We did not need additional evidence to know Adele is one of the most down-to-earth superstars in music these days, but the living legend went ahead and gave us proof anyway. For the final night of the Australia and New Zealand leg of the Adele Live 2017 tour, inclement weather swept in and tried to ruin the show. A lesser artist would have canceled the show, but a storm couldn't stop Adele from putting on a poncho over her gown and taking the stage. After all, we're talking about Adele, a true blue musician with plenty of touring experience. Although she seems to be a pro at touring at this point, Adele announced to her audience how lucky they were because in fact she might never go on tour again. Here is what the vocal goddess had to say:
Touring isn't something I'm good at. Applause makes me feel a bit vulnerable. I don't know if I will ever tour again. The only reason I've toured is you. I'm not sure if touring is my bag. My greatest accomplishment in my career is this tour.
According to News.com.au, which reported on the rainy show in New Zealand, Adele's tour grossed more than $200 million from its UK, European, and North American shows, so we imagine her management team is probably not in love with the idea that Adele might bring things to a halt after this trip around the world. However, it sounds like they have known about Adele's tour exhaustion for a while. Live Nation Chairman Michael Coppel, the local promoter for the show in Australia and New Zealand, added:
Adele's been quoted as saying she won't tour again. She's doing this big tour as a recognition of the huge record sales and the enormous demand to see her live. It's impossible to tell what happens next. The future's an open book.
True, no one--not even Adele--knows what the future holds. It's also true that Adele has experienced similar uncertainty in the past. Apparently, there were times when Adele thought a third album would not happen after the birth of her son. Boy, was she wrong, so maybe she will be wrong about this feeling and eventually tour again down the road. At the same time, Adele is one of the few music artists who does not rely on sales from tours to thrive. Her first album, 19, sold seven million copies. Her latest album, 25, has sold 20 million. The masterpiece in the middle, the classic 21 with its timeless singles "Rolling in the Deep" and "Someone Like You," is up there with a mountain of 55 million copies sold. In other words, it stands to reason that Adele could move home, never tour or give any notable live performances again for years, and release music from her living room knowing it would still dominate the radio and reach every corner of the world.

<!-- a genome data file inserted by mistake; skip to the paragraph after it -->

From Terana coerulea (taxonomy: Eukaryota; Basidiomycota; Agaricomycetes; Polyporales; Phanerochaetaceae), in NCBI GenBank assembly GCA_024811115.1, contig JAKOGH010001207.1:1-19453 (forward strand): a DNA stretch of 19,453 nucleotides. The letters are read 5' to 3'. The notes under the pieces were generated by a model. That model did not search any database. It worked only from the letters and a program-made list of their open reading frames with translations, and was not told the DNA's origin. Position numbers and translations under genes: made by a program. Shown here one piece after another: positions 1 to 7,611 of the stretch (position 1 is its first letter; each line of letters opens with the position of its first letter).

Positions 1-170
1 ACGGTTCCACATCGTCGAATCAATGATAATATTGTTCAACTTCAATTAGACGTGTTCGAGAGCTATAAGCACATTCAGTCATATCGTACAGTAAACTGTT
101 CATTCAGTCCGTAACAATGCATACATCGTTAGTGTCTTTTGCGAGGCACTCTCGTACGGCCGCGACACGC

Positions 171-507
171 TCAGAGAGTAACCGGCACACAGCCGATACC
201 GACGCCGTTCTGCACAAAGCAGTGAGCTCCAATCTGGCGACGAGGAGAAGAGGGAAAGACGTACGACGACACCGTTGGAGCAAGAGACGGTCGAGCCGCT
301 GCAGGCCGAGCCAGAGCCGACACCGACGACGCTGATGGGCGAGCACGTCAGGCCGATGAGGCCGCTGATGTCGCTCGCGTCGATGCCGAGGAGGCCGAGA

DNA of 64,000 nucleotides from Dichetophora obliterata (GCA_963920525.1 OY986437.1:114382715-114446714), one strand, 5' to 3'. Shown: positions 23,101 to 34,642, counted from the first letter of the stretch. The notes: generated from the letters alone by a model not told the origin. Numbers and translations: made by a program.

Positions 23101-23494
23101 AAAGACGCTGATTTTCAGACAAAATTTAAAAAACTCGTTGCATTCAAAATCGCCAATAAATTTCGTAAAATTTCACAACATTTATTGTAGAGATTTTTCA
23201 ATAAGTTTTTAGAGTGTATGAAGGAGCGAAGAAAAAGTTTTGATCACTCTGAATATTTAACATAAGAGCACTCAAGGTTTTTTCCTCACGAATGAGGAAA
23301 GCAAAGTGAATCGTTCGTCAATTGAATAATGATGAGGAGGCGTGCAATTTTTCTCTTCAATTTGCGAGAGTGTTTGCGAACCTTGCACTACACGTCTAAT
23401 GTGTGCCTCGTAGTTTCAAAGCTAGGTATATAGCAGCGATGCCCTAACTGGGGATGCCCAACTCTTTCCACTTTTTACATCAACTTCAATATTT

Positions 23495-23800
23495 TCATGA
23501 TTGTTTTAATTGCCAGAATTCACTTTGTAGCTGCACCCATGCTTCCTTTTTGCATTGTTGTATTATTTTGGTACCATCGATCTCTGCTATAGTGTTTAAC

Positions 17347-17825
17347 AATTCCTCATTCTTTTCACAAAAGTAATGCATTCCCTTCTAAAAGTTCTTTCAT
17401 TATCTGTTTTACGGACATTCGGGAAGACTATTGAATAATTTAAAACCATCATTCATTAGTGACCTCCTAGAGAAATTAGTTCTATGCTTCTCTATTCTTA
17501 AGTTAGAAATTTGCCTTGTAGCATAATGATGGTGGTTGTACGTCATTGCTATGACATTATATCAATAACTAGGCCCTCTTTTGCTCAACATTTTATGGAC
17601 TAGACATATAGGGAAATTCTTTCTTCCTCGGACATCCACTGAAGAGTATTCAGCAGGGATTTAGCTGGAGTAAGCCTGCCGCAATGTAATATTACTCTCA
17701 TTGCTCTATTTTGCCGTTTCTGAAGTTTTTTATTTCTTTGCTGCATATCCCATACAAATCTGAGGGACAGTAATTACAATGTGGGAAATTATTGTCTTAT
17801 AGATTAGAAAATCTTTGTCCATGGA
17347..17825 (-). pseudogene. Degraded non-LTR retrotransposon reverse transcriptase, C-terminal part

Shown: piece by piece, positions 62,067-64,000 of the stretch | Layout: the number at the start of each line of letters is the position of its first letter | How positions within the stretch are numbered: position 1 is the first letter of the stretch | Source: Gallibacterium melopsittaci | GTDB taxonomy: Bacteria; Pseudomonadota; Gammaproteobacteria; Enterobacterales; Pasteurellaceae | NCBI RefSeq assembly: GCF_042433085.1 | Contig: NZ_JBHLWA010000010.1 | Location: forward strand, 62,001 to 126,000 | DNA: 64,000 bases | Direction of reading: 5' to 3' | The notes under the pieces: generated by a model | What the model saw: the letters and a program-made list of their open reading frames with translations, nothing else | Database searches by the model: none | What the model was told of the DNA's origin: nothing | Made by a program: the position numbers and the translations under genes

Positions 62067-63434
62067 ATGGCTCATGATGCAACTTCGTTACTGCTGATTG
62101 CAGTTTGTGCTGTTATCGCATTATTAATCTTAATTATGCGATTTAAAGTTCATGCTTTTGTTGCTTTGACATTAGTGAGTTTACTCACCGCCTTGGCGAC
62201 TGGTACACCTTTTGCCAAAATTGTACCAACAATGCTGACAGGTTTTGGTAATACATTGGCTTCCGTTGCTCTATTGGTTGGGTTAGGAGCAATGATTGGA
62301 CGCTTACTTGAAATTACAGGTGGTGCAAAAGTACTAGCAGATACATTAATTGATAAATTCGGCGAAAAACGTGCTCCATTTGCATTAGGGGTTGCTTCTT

It feels like just the other day Adele was saying "Hello," and now she may be saying goodbye. She hopefully won't go that route, though. Hopefully, she will enjoy the rest of her days on the road. Then she can decide what to do after some much-needed R&R. I'm sort of wishing an announcement like this one could be a way to prepare us for an Adele residency somewhere. Something like what Celine and Britney have achieved in Las Vegas would be great for a Adele, a megastar with a growing family. Pick a city, Adele, and let us come to you.